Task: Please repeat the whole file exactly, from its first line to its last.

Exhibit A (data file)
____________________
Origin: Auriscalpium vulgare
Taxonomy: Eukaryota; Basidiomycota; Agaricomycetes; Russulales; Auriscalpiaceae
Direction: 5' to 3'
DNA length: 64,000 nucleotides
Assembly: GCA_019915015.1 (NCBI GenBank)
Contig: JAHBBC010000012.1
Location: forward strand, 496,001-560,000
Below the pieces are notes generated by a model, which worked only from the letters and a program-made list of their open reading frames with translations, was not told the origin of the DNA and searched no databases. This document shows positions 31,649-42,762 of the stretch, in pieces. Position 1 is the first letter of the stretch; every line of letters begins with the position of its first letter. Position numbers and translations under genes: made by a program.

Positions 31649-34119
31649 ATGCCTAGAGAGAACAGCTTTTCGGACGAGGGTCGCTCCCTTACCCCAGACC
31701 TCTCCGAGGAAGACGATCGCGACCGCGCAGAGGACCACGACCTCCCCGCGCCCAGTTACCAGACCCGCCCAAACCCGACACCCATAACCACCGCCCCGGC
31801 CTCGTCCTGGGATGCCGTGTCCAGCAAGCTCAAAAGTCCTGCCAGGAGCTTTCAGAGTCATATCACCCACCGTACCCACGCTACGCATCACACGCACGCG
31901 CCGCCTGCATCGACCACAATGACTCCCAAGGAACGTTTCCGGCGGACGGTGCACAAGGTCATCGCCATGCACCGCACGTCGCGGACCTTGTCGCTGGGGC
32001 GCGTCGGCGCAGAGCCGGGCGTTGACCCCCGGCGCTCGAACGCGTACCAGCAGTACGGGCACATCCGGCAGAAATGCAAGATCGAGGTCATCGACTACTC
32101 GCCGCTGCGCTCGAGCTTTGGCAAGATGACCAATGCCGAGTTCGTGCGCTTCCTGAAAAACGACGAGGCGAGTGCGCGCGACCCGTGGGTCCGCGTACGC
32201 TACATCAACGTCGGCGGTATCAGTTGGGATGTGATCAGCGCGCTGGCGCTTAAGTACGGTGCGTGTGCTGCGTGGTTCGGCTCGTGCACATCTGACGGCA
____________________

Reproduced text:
Origin: Auriscalpium vulgare
Taxonomy: Eukaryota; Basidiomycota; Agaricomycetes; Russulales; Auriscalpiaceae
Direction: 5' to 3'
DNA length: 64,000 nucleotides
Assembly: GCA_019915015.1 (NCBI GenBank)
Contig: JAHBBC010000012.1
Location: forward strand, 496,001-560,000
Below the pieces are notes generated by a model, which worked only from the letters and a program-made list of their open reading frames with translations, was not told the origin of the DNA and searched no databases. This document shows positions 31,649-42,762 of the stretch, in pieces. Position 1 is the first letter of the stretch; every line of letters begins with the position of its first letter. Position numbers and translations under genes: made by a program.

Positions 31649-34119
31649 ATGCCTAGAGAGAACAGCTTTTCGGACGAGGGTCGCTCCCTTACCCCAGACC
31701 TCTCCGAGGAAGACGATCGCGACCGCGCAGAGGACCACGACCTCCCCGCGCCCAGTTACCAGACCCGCCCAAACCCGACACCCATAACCACCGCCCCGGC
31801 CTCGTCCTGGGATGCCGTGTCCAGCAAGCTCAAAAGTCCTGCCAGGAGCTTTCAGAGTCATATCACCCACCGTACCCACGCTACGCATCACACGCACGCG
31901 CCGCCTGCATCGACCACAATGACTCCCAAGGAACGTTTCCGGCGGACGGTGCACAAGGTCATCGCCATGCACCGCACGTCGCGGACCTTGTCGCTGGGGC
32001 GCGTCGGCGCAGAGCCGGGCGTTGACCCCCGGCGCTCGAACGCGTACCAGCAGTACGGGCACATCCGGCAGAAATGCAAGATCGAGGTCATCGACTACTC
32101 GCCGCTGCGCTCGAGCTTTGGCAAGATGACCAATGCCGAGTTCGTGCGCTTCCTGAAAAACGACGAGGCGAGTGCGCGCGACCCGTGGGTCCGCGTACGC
32201 TACATCAACGTCGGCGGTATCAGTTGGGATGTGATCAGCGCGCTGGCGCTTAAGTACGGTGCGTGTGCTGCGTGGTTCGGCTCGTGCACATCTGACGGCA